The father of a dysfunctional family dies and all the family members resolve their differences during the wake and the funeral. That’s the story, let’s move on to the transfer.
Okay, I’m told by the voices in my head that my synopsis is a bit short and I should expand upon it a little. Those voices have been right in the past, so I’ll take their advice.
Did I mention all the actors are black? I wonder if all the poor neglected white actors in Hollywood complained about reverse-racism? They have families and mortgages too, so they have the right to act in this film as much anyone else, regardless of race, colour or creed. If things keep going like this, pretty soon there will be all Maori films, all Eskimo films, and worst of all, all Tasmanian films.
Back to the film, there are a few recognisable faces visible. Whoopi Goldberg, LL Cool J, the guy from Exit Wounds (no, it’s not Steven Seagal, I think he’s white), that chick who’s a singer, and Will Smith’s wife from Independence Day. You know that if this movie never happened they’d all be asking “Do you want fries with that?” right now. Noticeably missing from the film is James Earl Jones as the wise grandfather and Denzel Washington in a cameo as someone's studly boyfriend and Chris Rock as the stupid cousin who never shuts up. The film gets one extra star just for not having Chris Rock in it.
But maybe I’m not being fair on the cast, because the script is pretty lame, which leads to it being hard to categorise exactly what kind of film this is, or wants to be. It tries to be humorous, but rarely is. It tries to be profound, but rarely is. It tries to be The Big Chill but doesn’t have Kevin Kline. In the end, it just sits uncomfortably between all these things and just isn’t anything. The story is the equivalent of a black hole. Things happen around it, then get sucked in and disappear forever. “Hey look! There’s some comedy out at the event horizon!” SLLUUURRRPPPP! “Oh, it’s been sucked up now. Forget it. Sigh. Look! Whoopi is going to say something insightful...” SLLUUUURRP! “...damn, nevermind.”
As a result of the average cast and limp script, this film becomes yet another experience which completely leaves your mind within minutes of watching it. When the credits finally roll, you’ll ask yourself whether you even watched the film or if you were abducted by aliens and probed for 91 minutes.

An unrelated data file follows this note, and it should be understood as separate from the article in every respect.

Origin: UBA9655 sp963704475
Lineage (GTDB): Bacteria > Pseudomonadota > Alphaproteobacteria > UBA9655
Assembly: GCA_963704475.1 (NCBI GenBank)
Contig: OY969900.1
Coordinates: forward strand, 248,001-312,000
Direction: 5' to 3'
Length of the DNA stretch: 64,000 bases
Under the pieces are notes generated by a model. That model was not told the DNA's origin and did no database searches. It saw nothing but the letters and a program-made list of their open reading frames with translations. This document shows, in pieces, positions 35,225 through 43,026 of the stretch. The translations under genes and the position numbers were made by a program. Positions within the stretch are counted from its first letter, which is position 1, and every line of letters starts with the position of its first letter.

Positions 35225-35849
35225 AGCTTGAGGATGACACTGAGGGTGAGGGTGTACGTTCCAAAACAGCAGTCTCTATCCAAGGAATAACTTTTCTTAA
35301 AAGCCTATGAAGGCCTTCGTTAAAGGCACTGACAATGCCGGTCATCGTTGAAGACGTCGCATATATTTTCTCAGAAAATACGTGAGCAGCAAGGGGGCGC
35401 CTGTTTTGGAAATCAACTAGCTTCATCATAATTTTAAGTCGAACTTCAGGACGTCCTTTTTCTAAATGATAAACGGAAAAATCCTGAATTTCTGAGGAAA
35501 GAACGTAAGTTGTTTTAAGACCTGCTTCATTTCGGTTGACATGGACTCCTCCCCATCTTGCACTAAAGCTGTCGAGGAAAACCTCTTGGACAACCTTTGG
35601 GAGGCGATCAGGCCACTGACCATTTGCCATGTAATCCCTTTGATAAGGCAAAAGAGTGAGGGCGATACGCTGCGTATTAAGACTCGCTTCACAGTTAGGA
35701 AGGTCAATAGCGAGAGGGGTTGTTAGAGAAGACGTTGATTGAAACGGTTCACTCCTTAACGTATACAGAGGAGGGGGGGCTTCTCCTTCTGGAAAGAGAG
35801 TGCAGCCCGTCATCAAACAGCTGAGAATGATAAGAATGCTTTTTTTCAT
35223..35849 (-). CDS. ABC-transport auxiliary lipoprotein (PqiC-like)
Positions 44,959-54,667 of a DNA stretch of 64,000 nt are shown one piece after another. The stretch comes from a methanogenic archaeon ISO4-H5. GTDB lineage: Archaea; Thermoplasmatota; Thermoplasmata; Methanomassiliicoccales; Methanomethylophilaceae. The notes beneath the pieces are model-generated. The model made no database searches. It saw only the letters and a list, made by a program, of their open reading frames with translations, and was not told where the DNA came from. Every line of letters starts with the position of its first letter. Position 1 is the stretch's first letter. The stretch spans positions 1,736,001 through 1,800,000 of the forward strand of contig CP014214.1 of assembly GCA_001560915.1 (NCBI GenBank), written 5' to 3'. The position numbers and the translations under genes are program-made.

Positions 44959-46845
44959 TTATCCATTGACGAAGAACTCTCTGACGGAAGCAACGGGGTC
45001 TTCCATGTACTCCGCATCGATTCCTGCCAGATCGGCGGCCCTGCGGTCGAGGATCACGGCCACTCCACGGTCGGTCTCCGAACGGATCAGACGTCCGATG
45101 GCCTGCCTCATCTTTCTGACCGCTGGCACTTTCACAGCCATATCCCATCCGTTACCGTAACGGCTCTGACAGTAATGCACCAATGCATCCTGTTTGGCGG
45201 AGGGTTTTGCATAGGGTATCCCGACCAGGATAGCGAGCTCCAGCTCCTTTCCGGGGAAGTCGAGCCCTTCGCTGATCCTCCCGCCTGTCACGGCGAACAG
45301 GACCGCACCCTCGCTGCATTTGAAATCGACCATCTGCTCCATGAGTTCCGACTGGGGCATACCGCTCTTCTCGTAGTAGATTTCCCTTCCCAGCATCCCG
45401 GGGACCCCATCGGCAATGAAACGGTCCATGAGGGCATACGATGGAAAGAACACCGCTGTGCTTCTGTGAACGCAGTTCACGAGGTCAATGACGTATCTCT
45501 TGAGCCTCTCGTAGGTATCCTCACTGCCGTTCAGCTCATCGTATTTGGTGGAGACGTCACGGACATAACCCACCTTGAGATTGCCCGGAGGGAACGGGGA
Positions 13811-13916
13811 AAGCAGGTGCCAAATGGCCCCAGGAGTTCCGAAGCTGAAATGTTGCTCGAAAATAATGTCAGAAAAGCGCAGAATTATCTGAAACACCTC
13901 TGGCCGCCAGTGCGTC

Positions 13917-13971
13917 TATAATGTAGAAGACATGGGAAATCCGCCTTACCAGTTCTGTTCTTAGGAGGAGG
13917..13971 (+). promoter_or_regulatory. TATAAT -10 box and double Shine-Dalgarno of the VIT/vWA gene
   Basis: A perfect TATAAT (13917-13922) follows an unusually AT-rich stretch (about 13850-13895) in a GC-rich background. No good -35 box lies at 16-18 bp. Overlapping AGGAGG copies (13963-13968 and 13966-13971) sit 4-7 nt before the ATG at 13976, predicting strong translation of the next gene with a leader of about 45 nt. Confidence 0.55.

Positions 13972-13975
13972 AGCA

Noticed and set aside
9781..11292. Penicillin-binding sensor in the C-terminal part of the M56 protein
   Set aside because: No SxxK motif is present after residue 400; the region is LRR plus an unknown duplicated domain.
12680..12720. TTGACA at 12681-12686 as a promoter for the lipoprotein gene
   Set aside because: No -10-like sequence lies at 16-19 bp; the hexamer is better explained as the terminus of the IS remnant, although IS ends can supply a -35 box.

The most entertaining thing about the film is that it stars someone called Cedric the Entertainer.
The voices tell me that’s enough.
As dull as the story is, kudos go to the quality of the picture and audio. A consistently smooth, natural and clean transfer, the picture is framed at 2.35:1 and enhanced for widescreen televisions. You’ll revel in the naturally rendered colours. You’ll swoon at the lush filmic detail. You’ll cack your dacks with delight at the clarity of the picture, free from distraction and other detritus. A glorious day is today, for it marks the first time I’ve used the word 'detritus'. Let us all bow our heads in praise.
The audio exhibits similar qualities, sounding smooth, clear and lush. The only complaint I have of the 384kbps Dolby Digital 5.1 mix is that occasionally some dialogue is a little hard to hear. This isn’t necessarily a fault of the transfer, but rather the way it was shot more likely. Some filmmakers think 'quiet' equals 'thoughtful'. Personally, I think it means 'move the boom mike closer'. Doesn't matter, no-one has anything interesting to say anyway. The sub only gets called up once or twice to push the bass in some thumpy music snippets, otherwise it sits in the corner of your room nice and quiet, waiting for you to put The Rock DVD on again. Be nice to your sub, play a noisy action film every now and then.
There aren’t any extras on this disc, but you won’t find that a great loss seeing as this is a rental release and a mostly forgettable film that will make you realise that maybe you really should have gone out with your friends instead of telling them you felt like staying home alone and being all moody.